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          Fibroblast-like synoviocytes: key effector cells in rheumatoid arthritis.

          Rheumatoid arthritis (RA) remains a significant unmet medical need despite significant therapeutic advances. The pathogenesis of RA is complex and includes many cell types, including T cells, B cells, and macrophages. Fibroblast-like synoviocytes (FLS) in the synovial intimal lining also play a key role by producing cytokines that perpetuate inflammation and proteases that contribute to cartilage destruction. Rheumatoid FLS develop a unique aggressive phenotype that increases invasiveness into the extracellular matrix and further exacerbates joint damage. Recent advances in understanding the biology of FLS, including their regulation regulate innate immune responses and activation of intracellular signaling mechanisms that control their behavior, provide novel insights into disease mechanisms. New agents that target FLS could potentially complement the current therapies without major deleterious effect on adaptive immune responses.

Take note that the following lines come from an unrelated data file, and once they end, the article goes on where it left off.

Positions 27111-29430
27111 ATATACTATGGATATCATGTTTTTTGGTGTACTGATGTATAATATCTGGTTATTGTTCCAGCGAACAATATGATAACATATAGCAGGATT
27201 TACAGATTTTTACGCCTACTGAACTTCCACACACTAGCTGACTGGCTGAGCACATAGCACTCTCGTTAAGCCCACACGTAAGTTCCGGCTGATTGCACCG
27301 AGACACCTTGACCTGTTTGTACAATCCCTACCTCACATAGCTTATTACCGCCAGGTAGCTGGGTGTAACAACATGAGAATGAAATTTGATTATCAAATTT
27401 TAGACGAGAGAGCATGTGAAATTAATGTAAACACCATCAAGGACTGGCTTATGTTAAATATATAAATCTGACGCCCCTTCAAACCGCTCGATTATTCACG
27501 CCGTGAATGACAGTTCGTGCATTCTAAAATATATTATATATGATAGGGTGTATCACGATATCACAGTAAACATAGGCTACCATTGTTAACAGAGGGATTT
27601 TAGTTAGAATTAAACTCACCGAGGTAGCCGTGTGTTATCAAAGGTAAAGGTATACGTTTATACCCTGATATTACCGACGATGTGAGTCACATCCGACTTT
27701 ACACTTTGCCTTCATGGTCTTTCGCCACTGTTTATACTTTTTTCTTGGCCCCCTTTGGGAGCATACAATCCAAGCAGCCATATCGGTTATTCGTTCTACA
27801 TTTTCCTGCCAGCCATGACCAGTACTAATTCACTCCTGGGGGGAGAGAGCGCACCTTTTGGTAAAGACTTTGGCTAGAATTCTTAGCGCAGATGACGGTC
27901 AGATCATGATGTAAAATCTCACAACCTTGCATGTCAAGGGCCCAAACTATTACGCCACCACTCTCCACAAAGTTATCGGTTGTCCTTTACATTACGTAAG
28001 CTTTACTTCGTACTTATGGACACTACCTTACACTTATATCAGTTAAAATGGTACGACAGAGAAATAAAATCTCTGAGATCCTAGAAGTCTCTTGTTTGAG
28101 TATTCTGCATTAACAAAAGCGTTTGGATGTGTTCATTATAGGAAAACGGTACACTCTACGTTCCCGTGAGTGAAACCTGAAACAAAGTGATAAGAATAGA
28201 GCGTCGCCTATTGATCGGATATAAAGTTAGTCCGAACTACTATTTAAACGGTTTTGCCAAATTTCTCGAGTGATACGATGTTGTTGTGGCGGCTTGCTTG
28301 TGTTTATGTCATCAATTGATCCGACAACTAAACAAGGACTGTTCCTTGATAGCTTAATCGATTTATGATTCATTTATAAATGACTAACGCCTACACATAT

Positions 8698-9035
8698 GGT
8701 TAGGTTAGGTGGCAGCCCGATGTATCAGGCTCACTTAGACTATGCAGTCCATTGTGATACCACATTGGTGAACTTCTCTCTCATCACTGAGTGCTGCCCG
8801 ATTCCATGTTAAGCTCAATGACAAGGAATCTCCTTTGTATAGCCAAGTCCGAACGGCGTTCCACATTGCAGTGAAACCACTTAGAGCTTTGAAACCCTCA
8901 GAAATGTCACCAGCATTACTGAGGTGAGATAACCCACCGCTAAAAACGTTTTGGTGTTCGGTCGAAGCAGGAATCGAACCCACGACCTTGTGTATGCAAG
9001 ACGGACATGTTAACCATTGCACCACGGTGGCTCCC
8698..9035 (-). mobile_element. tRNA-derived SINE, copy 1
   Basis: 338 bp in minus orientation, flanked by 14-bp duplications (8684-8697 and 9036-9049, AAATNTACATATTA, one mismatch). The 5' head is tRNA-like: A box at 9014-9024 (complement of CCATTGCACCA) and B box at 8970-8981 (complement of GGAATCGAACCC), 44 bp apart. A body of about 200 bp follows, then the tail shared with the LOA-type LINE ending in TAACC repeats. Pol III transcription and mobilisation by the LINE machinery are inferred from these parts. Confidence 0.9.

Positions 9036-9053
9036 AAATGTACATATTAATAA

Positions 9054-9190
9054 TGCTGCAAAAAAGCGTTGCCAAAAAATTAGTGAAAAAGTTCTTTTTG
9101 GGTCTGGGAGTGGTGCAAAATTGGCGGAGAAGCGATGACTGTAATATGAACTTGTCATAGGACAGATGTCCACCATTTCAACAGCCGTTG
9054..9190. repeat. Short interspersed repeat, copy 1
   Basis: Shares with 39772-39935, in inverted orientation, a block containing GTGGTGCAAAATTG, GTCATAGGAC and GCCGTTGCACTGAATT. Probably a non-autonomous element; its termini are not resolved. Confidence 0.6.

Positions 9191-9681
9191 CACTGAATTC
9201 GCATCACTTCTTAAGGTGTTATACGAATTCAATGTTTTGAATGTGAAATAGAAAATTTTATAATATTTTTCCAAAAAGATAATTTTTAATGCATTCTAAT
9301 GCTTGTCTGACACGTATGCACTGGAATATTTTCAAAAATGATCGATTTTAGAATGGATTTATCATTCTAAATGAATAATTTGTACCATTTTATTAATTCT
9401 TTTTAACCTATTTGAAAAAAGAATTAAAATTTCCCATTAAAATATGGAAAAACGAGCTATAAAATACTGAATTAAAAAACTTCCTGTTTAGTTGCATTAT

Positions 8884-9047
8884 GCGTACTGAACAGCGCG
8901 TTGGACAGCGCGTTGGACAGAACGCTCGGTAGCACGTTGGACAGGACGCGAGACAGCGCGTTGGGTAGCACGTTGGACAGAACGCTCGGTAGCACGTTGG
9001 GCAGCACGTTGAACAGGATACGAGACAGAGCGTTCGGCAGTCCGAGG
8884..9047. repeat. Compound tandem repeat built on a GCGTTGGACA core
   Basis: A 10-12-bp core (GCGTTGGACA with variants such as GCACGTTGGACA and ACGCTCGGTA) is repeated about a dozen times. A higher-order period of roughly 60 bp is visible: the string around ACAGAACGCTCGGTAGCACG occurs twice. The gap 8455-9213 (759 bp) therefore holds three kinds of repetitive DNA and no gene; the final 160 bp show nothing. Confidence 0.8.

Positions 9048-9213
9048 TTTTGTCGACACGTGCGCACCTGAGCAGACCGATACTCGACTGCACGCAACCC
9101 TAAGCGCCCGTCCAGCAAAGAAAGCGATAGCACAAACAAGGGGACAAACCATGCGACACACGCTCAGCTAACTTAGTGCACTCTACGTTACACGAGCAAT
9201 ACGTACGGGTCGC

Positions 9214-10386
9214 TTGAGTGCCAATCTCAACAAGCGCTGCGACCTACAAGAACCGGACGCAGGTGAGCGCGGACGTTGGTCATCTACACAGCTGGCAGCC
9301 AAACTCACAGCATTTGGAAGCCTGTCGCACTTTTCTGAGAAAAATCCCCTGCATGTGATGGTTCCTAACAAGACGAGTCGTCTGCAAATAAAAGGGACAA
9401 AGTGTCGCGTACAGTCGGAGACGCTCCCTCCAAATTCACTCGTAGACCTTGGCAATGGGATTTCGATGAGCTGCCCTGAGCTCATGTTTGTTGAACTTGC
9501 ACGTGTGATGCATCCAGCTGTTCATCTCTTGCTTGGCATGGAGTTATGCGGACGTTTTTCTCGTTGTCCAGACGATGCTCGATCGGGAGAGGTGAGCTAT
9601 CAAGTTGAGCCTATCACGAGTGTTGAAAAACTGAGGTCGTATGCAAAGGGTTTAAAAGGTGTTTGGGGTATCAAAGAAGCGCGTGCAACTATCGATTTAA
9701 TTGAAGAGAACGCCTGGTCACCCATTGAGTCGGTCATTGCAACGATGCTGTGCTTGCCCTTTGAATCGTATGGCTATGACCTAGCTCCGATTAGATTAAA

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            Altered expression of MicroRNA in synovial fibroblasts and synovial tissue in rheumatoid arthritis.